Wednesday, December 2, 2009...7:47 pm

"Dinosaur rages against approaching asteroid"

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I loved this comment on Tim Luckhurst’s recent journalism-is-so-up-itself-it-believes-it’s-the-cornerstone-of-democracy opinion piece on the Guardian web site.

“Dinosaur rages against approaching asteroid. Blog at 11.”

There’s almost nothing else to say.
But what the hell.
One problem with the Luckhurst analysis is that he recognises the economic drivers that created the modern newspaper, but then tries to sidestep the economic drivers that are essentially making it obsolete.

After stamp duty on newspapers was abolished in 1855, allowing the price of a daily title to drop from 5d to 1d, new investment and technology produced a blitz of paper.

Er, yes.
And after Tim Berners-Lee invented the world wide web (broadly), new investment and technology produced a blitz of web content. That was free to produce and consume. Which completely undermines the old printed media economics.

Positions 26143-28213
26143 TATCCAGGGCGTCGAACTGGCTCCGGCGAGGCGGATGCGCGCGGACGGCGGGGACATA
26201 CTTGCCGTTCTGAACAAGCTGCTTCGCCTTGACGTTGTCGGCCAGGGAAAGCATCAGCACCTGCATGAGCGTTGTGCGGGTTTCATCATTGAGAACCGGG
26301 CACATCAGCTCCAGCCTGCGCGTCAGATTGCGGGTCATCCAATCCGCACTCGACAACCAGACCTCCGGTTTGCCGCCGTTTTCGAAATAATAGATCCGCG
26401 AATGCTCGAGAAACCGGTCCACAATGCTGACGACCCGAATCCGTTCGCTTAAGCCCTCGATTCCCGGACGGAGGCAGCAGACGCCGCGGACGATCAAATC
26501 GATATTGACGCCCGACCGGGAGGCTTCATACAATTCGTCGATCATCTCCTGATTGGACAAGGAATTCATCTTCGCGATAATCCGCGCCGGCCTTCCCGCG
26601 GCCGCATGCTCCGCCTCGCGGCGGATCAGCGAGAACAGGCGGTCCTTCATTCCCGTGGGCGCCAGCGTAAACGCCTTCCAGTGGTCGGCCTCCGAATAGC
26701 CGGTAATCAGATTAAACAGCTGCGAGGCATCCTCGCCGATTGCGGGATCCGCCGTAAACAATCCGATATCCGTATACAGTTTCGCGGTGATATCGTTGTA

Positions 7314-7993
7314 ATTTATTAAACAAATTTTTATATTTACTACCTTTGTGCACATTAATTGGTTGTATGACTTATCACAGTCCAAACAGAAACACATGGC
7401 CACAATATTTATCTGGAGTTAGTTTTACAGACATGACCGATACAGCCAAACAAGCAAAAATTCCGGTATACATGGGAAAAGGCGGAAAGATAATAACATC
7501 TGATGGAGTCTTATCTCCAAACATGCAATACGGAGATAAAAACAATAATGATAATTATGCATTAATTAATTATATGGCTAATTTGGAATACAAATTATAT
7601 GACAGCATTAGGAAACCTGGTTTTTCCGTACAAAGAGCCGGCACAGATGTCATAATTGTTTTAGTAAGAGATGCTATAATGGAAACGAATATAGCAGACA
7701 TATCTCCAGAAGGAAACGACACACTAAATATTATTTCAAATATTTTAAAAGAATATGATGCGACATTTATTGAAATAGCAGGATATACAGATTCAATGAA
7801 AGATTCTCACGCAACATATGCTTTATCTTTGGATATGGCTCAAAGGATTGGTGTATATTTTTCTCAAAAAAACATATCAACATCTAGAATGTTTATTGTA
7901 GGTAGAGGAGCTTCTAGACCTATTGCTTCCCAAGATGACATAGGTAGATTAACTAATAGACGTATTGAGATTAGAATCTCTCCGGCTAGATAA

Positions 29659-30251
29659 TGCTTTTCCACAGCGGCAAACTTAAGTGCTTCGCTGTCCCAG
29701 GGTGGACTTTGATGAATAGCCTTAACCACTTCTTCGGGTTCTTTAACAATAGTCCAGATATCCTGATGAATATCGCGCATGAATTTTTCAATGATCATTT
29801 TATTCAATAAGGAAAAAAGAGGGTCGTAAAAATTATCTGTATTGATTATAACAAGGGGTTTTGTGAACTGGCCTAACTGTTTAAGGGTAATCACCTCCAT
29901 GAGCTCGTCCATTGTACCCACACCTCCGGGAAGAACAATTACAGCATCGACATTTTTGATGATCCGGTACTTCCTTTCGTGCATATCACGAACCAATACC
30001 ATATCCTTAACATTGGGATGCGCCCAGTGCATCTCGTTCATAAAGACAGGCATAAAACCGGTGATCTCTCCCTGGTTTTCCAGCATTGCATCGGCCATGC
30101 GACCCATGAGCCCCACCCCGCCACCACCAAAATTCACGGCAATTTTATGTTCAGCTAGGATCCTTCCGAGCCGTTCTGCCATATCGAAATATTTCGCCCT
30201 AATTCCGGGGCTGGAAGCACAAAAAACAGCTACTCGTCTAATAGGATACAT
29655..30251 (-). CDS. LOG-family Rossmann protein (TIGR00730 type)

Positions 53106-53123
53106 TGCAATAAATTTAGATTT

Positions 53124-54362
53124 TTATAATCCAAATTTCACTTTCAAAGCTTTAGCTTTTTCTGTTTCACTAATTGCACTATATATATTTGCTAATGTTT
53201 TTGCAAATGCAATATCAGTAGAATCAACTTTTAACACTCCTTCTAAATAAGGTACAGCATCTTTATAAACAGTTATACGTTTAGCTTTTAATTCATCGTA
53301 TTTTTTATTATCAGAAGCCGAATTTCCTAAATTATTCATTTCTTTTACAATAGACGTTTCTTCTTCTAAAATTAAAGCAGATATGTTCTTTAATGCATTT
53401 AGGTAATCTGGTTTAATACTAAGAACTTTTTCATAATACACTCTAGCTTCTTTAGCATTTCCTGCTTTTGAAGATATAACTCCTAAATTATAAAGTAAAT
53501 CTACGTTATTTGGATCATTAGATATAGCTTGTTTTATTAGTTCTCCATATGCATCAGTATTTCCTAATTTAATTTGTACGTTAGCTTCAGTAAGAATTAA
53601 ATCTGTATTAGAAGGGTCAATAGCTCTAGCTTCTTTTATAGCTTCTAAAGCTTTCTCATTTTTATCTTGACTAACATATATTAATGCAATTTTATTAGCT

But what really made me roll my eyes was the common complaint of “professional” journalists that:

Journalism is not free and that no good has come of the nigh universal pretence that it should be.

So – the near universal availability in the west of nearly free publishing tools that allow almost unfettered access to a potentially global readership is a bad thing. And undermines democracy.
I don’t think so. As I’ve wittered about endlessly, gaining free access to publishing tools is inherently much more democratic than having access to what a professional cadre of journalists choose to inform us about.
For a longer, and far more convincing, argument on these lines, check out this excellent piece from the Huffington Post yesterday on the desperation of journalism.
[HT: Karl Schneider]


  • Well said. For all the dust it’s currently kicking up, the dinosaur is facing extinction for sure. Hundreds of journalists seem to be laid off each week whilst news of half a dozen new junior subbing vacancies every now and again merely numb a few of the painful symptoms.
    It’s a real state of flux right now and adaptation is essential. And it may even transpire that “professional” journalism will disappear as no workable paying model remains.
    Thanks for the post.

  • (… or even “numbs” … where are those subs when you need them … ?)

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